In Review: Hemp Webinar Offers Insights About 2020 Interim Rules

By William Sumner, Hemp Content Manager, New Frontier Data

With spring well underway, if despite the pandemic’s logistical challenges, planting season for the hemp industry has begun. For many, it will be the first time to grow their crops under the U.S. Department of Agriculture’s interim hemp rules for 2020. Though the rules have been publicly available since October 2019, many hemp operators remain uncertain about the new guidance from federal regulators.

Aiming to provide clarity, New Frontier Data presented one of its free webinars, the latest being Navigating the USDA’s Hemp Rules. Led by New Frontier Data’s Chief Knowledge Officer (CKO) John Kagia, the event included two outside experts equipped with both practical and theoretical knowledge of the USDA’s regulations.

Rod Kight is an attorney and journalist best known for his popular blog, “Kight on Cannabis”. A former professional cyclist, Jake Sitler is  the director of business for a leading CBD brand, Floyd’s of Leadville.

As Kight described, this growing season will be historically unique as cultivators across the U.S. will respectively be growing under various sets of rules. “We going to have a hybrid year,” he said. “We have farmers growing under the 2014 Farm Bill Pilot program, and farmers growing under the 2018 Farm Bill, some under their own plans, and some directly under the USDA.”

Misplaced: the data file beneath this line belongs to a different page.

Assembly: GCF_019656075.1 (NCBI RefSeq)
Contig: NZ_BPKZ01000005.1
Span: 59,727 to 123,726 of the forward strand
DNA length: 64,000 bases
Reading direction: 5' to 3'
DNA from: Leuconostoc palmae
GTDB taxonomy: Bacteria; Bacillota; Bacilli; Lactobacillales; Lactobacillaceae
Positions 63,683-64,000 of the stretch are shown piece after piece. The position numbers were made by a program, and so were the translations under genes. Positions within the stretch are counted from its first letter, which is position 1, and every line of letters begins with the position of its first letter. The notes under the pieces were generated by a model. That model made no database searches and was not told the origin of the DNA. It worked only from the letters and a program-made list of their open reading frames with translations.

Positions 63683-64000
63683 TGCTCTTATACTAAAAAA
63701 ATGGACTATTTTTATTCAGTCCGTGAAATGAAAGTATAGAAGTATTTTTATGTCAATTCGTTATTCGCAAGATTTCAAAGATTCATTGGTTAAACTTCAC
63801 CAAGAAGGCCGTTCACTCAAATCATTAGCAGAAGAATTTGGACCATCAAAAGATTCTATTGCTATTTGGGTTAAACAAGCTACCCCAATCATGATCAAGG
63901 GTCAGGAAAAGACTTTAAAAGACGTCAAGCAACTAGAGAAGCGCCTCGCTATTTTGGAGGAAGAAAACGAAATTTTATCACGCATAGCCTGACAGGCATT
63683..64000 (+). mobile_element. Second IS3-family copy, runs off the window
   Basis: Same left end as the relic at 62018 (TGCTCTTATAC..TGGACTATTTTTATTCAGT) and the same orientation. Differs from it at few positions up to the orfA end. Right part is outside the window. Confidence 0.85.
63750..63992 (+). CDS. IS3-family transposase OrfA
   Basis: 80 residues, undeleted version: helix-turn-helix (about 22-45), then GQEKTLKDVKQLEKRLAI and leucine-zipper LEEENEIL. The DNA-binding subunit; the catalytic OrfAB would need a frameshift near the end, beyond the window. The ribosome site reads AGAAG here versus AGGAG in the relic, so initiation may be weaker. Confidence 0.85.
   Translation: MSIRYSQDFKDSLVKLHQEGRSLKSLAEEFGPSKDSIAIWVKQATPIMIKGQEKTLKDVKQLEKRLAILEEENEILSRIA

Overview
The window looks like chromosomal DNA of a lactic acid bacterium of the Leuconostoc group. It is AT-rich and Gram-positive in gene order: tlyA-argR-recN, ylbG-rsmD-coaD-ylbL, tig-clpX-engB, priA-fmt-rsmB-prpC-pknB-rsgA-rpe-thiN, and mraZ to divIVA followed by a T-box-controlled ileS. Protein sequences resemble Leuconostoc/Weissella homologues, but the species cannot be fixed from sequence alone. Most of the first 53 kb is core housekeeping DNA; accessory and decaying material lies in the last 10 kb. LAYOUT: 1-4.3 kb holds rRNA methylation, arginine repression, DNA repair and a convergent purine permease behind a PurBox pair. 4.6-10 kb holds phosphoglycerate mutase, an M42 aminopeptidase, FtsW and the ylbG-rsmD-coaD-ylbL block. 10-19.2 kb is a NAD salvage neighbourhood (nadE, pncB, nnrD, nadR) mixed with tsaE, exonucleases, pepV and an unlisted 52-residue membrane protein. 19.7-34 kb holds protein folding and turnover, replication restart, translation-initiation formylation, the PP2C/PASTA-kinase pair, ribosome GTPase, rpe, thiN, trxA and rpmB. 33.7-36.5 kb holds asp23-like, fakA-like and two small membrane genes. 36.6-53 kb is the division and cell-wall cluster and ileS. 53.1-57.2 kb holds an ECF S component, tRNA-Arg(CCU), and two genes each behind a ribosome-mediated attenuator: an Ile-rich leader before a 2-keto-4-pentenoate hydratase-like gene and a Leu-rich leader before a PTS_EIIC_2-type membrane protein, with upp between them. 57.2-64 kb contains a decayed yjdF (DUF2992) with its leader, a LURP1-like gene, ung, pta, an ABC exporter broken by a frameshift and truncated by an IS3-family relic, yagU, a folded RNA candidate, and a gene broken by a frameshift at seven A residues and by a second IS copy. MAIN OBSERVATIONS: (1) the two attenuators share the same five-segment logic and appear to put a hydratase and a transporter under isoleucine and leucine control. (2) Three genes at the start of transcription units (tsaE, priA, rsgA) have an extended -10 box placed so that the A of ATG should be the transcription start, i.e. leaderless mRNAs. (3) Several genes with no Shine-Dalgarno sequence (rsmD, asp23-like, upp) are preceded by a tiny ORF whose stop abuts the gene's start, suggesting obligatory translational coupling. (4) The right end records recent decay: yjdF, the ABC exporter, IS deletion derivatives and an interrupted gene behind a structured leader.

Currently, 16 U.S. states have USDA-approved hemp plans, 18 states retain rules set under their 2014 pilot programs, and three states plus the U.S. Virgin Islands retain plans under review. Operators with hemp already on the market, along with those operating in state pilot programs, need not worry about being compliant with USDA regulations (though they will by October).

Among the most pressing questions for operators is hemp testing: Under the USDA’s interim rules, cultivators not only have to test their products 15 days prior to harvest, but those tests must include calculations for THCA, the inactive acidic form of THC.

According to Sitler, the new testing standard will hurt small-scale cultivators. “It’s going to become less of a craft, and more of a commodity,” he said. “Big processors are really the only ones who are going to benefit from this: The THC is going to get too hot, too fast in the 15-day period.”

Kight added that, given the limited selection of hemp seed genetics available to farmers, it would be difficult for cultivators to grow high-CBD hemp strains without exceeding the USDA’s strict THC limits.

Kight and Sitler’s entire conversation about the USDA’s interim rules can be found online here.